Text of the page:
How to reduce concussions in young football players?

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There is growing concern about concussions among football players, especially young ones. What once seemed like mild injuries are being recognized as something that can cause serious problems later in life. A study earlier this month found that at least five percent of young football players — aged 5-14 — are suffering concussions each year. 

What can be done to reduce head injuries, short of eliminating football? The obvious answer is to reduce the number of head impacts, but just how that can be done isn’t clear. So researchers at the Wake Forest School of Medicine ran a study that compared head impact exposure (HIE) in practice drills among six youth football teams and evaluated the effect of individual team practice methods.

They found that full-speed tackling and blocking drills resulted in the highest number of head impacts. Reducing time spent on contact drills may not reduce impacts. Instead, the researchers found that reducing speed, correcting tackling technique, and progressing to contact may reduce impacts more effectively.

“Solely reducing time spent on contact drills may not lower overall head impact exposure in practice,” said Jillian Urban, Ph.D., assistant professor of biomedical engineering at Wake Forest. “The severity and frequency of head impacts in practice may be more influenced by the individual athletes and how drills are taught and run rather than the amount of time spent on each type of drill.”

In the study, the researchers collected on-field head impact data from athletes age 10 to 13 on six North Carolina youth football teams during all practices in one season. Video was recorded and analyzed to determine impact severity using the Head Impact Telemetry System, a system of sensors embedded in football helmets to detect and record head impacts.

Among all six teams, full-speed tackling and blocking drills resulted in the highest head impact severity and frequency, according to the study’s lead author, Urban said.

Growing concern about head impacts

The concussion issue is a matter of growing concern, as researchers find more evidence of long-lasting effects from seemingly minor injuries . A study released in November 2018 found it may only take one season of high school football to cause microscopic changes in the structure of the teen-aged brain. The scientists at the University of California, Berkeley, said their study adds to evidence that repeated blows to the head may lead to cognitive disorders later in life, even when the injuries are not serious enough to cause a concussion.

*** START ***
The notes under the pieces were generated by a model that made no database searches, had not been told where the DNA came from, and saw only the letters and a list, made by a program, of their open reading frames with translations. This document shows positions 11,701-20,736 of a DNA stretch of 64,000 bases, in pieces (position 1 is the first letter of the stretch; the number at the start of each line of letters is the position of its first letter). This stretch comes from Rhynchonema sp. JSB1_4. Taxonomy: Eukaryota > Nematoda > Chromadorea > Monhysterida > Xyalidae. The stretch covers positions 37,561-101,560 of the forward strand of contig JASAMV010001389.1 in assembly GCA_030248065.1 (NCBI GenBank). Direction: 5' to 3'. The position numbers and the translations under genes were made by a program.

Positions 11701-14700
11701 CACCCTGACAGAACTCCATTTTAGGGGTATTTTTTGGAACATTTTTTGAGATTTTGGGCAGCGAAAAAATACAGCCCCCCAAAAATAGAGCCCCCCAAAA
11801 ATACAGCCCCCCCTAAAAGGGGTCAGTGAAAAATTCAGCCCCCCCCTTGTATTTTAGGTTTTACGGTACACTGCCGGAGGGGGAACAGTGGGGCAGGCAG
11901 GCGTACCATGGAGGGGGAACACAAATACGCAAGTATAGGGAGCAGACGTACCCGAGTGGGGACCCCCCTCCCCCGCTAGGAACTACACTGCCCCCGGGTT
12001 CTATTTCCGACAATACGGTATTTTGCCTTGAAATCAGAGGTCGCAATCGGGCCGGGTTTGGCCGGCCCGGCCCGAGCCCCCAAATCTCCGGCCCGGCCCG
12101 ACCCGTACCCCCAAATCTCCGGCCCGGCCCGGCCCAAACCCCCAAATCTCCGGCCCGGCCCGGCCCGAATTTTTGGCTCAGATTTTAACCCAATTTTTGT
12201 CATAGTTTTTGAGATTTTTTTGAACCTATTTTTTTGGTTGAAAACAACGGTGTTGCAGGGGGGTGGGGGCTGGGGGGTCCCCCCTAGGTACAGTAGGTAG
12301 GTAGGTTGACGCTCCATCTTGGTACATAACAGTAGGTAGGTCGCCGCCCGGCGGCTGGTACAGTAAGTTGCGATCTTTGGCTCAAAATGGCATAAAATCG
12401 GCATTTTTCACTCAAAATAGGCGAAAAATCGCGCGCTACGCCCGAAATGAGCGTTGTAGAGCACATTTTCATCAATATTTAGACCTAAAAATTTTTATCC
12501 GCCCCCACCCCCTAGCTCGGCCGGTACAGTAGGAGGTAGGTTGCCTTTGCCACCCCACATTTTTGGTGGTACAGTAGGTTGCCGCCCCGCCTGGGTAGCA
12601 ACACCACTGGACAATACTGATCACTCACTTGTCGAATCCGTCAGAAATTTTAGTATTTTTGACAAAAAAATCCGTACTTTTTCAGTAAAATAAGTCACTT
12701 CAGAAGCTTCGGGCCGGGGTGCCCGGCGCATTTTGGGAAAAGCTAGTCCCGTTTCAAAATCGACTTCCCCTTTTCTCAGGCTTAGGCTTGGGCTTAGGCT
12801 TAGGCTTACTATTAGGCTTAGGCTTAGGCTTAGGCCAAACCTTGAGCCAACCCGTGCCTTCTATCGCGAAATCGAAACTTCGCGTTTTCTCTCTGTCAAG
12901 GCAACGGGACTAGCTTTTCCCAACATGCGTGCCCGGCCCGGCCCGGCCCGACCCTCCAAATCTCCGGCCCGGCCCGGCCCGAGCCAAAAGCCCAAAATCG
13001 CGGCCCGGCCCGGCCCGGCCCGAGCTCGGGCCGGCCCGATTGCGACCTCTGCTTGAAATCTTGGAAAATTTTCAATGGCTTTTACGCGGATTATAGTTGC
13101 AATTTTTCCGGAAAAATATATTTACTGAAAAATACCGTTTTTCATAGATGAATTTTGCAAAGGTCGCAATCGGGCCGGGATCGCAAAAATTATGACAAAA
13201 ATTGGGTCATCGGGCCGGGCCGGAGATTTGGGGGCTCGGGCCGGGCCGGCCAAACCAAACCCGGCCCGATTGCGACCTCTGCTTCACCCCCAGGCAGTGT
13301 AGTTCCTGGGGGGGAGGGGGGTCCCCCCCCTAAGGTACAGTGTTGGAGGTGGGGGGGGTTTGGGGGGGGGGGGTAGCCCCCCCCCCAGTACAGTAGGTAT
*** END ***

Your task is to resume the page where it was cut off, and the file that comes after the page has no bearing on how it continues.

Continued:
This is the period when the brain is still developing, when it is not mature yet, so there are many critical biological processes going on, and it is unknown how these changes that we observe can affect how the brain matures and develops,” Prof. Chunlei Liu said in a news release.

Over the past decade, researchers have found that an alarming number of retired soldiers and college and professional football players show signs of a newly identified disease called chronic traumatic encephalopathy (CTE), believed to cause mood disorders, cognitive decline and eventually motor impairment as a patient ages.

“There is a lot of emerging evidence that just playing impact actually changes the brain, and you can see these changes at the molecular level in the accumulations of different pathogenic proteins associated with neurodegenerative diseases like Parkinson’s and dementia,” Berkeley’s Liu said. “We wanted to know when this actually happens — how early does this occur?”

About the Wake Forest study

Head impact exposure was measured in terms of impacts per player per minute and peak linear and rotational head acceleration. The Wake Forest Baptist research team analyzed the differences in head impact magnitude and frequency among drills, as well as differences among teams within the most common drills. A total of 14,718 impacts during contact practices were collected and evaluated in this study.

More study is needed to find the best ways of reducing head impacts, she said.

The findings are published in the Dec. 21 online edition of the Journal of Neurosurgery: Pediatrics.

About the Author

Truman Lewis
Truman has been a bureau chief and correspondent in D.C., Los Angeles, Phoenix and elsewhere, reporting for radio, television, print and news services, for more than 30 years. Most recently, he has reported extensively on health and consumer issues for and